NewsChannel 5 Meteorologist Mike Roberts in Oklahoma when tornadoes hit

6:51 AM, May 11, 2010   |    comments
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  • (Courtesy: TornadoVideos.net and NBC)
  • (Courtesy: TornadoVideos.net and NBC)
    

By TIM TALLEY

NORMAN, Okla. (AP) -- Violent storms that tore through the southern Plains killed five people and injured dozens more, leaving behind flattened homes, toppled semitrailers and downed power lines.

Several tornadoes were reported in Oklahoma and Kansas on Monday as the storms moved through the area, dumping hail as big as baseballs and leaving thousands of people without power.

"The kids and I got in the closet and prayed," said Jamie Keyes, of Norman, an Oklahoma City suburb that is home to the University of Oklahoma. "I heard a hiss. It was like something was whistling very loud."

Oklahoma Department of Emergency Management spokesman Jerry Lojka said two people were killed in Oklahoma City and three were killed in Cleveland County, south of the city. Oklahoma City officials said the fatalities there involved a young boy who was hit by debris in his home and a man whose recreational vehicle flipped over on top of him. Details on the Cleveland County deaths weren't immediately available.

Officials reported that at least 58 others were injured -- two of them critically -- in a tornado outbreak that forecasters had been predicting since last week.

NewsChannel 5's Meteorologist Mike Roberts was in Oklahoma with photographer Eric Voss documenting the storms when they hit. Click on the video link to hear his account.

In Norman -- Cleveland County's largest city with about 106,000 residents -- Tim Tegeler checked out the damage to his windows, air conditioner and fence at his home. Tegeler, his wife, their daughters and their pet fish had taken shelter in their laundry room until the storms passed.

"We saw it coming, but the best thing is my family's fine," Tegeler said.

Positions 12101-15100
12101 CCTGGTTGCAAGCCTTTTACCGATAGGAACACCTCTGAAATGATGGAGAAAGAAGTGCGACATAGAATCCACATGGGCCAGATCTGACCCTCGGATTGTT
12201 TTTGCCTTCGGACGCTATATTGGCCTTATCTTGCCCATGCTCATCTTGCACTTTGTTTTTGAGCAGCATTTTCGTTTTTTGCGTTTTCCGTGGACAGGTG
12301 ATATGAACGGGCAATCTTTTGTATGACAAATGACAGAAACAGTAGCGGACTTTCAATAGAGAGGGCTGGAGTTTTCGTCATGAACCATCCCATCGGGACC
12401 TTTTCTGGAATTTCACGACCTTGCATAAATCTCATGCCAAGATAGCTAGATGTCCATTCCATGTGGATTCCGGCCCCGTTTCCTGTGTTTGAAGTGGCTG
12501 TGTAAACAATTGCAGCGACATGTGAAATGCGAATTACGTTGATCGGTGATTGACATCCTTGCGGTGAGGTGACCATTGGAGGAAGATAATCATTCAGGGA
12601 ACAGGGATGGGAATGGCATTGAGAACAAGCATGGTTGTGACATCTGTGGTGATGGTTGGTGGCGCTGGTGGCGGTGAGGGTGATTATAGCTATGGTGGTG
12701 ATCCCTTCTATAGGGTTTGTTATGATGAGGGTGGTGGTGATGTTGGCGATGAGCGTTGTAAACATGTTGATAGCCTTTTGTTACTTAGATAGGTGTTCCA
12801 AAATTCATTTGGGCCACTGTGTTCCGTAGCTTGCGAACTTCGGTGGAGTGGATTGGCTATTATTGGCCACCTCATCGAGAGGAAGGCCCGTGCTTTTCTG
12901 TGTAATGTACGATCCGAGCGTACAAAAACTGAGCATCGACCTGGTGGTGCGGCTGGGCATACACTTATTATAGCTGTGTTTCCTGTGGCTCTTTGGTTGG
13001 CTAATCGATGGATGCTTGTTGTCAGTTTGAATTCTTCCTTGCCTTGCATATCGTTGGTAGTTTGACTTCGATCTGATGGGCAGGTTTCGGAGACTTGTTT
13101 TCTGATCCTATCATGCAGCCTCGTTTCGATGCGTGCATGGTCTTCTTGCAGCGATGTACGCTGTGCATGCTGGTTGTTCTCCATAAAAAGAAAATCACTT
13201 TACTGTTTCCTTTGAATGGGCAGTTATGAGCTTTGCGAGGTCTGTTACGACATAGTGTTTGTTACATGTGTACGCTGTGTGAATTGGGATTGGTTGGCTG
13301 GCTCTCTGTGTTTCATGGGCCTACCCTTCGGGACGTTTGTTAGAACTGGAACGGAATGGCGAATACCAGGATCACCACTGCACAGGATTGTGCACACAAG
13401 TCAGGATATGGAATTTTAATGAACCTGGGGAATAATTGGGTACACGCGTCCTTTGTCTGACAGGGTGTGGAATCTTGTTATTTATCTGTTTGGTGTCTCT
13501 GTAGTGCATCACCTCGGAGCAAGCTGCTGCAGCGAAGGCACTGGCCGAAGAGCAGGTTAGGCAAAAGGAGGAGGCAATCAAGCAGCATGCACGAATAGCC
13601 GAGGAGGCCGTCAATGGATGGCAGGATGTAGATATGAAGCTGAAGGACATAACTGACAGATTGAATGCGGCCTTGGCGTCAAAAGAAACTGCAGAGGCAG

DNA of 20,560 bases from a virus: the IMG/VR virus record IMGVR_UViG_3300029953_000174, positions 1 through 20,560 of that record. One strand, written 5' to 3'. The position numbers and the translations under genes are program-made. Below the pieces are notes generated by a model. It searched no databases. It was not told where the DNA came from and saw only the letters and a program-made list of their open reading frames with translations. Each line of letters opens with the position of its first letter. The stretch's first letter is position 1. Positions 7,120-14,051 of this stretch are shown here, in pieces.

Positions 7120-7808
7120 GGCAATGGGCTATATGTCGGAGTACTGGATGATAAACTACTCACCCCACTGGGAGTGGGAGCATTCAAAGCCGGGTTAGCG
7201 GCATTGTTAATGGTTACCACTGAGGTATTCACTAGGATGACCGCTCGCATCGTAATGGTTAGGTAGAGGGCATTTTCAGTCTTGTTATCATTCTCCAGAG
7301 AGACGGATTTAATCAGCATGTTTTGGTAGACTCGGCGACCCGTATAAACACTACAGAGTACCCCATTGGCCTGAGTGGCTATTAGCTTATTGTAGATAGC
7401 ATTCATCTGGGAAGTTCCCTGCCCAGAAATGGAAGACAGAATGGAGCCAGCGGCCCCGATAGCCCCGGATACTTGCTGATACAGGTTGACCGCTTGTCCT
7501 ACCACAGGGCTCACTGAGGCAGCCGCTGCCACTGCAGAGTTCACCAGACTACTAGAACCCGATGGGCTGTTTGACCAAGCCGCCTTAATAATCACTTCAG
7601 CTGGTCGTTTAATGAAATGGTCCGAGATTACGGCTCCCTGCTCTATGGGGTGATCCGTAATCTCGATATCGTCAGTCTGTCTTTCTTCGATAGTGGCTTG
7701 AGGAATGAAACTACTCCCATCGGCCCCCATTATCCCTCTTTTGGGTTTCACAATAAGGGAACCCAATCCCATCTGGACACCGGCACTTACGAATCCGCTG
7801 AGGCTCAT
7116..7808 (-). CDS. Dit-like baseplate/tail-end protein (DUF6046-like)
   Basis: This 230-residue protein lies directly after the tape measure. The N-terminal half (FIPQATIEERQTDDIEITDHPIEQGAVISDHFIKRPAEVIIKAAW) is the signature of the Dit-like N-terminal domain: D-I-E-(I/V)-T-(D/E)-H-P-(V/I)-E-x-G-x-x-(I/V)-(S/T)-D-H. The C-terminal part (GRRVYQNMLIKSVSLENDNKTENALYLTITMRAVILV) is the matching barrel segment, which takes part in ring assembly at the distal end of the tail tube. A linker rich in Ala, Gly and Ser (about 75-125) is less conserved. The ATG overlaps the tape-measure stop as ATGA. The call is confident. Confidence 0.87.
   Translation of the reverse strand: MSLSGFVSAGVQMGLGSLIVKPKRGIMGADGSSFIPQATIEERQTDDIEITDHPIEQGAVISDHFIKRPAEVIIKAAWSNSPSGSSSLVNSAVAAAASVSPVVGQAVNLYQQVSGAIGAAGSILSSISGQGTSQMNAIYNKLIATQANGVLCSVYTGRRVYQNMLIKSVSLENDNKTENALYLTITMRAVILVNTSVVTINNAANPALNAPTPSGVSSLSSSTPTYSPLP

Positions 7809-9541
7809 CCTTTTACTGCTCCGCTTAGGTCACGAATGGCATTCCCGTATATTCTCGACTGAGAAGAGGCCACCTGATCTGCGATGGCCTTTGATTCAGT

Neighbor Linda Sugg was picking up debris in her front yard.

"You could just hear stuff hitting the house," said Sugg, who was in her home during the storms.

Near Seminole, about 60 miles east of Oklahoma City, at least two homes were leveled after a tornado went through, Emergency Management Director Ernie Willis said. The town's airport suffered extensive damage and several planes there were destroyed, he said.

The weather was expected to be more settled Tuesday, said meteorologist Ty Judd with the National Weather Service in Norman.

"There is a chance of thunderstorms later this afternoon," Judd said early Tuesday. "We're not looking at what we saw yesterday."

Judd said a preliminary estimate counted 10 tornado touchdowns in Oklahoma Monday, but that specific numbers would not be known until investigators looked at the damage firsthand, starting later Tuesday.

Oklahoma Gas and Electric reported more than 17,000 customers remained without power Tuesday morning, down from more than 34,000 late Monday. American Electric Power reported about 1,500 outages, down from more than 2,500.

The Oklahoma Department of Emergency Management said rural electric cooperatives had about 30,000 outages.

In Kansas, the most serious damage was reported in Belmont. Several homes were hit in the town east of Topeka and there were widespread power outages. But no injuries were reported.

Oklahoma City and its suburbs saw three storms develop Monday afternoon just to the west and each caused damage as they moved across an area home to 1.2 million people. The northern storm caused property damage near Edmond; two storms to the south turned into killers.

"We've had a very strange event: multiple tornadic portions with this event as it came through," said David Barnes, the emergency management director for Oklahoma County. "We have multiple vehicles overturned, a housing addition has had multiple homes destroyed."

In Alfalfa County, Sheriff Charlie Tucker said baseball-sized hail broke the windshields of numerous cars and damaged homes.

"I came home once to look at my own personal vehicle and the windshield was all bashed out. The grandchildren's swing set was up and now it's gone, so there was straight-line winds that came through," Tucker said.

The Storm Prediction Center at Norman had predicted tornadoes, saying the atmosphere had the right mix of winds, heat and moisture. One twister touched down just east of the center's building on the University of Oklahoma campus.

 

(Copyright 2010 by The Associated Press. All Rights Reserved.)

Associated Press

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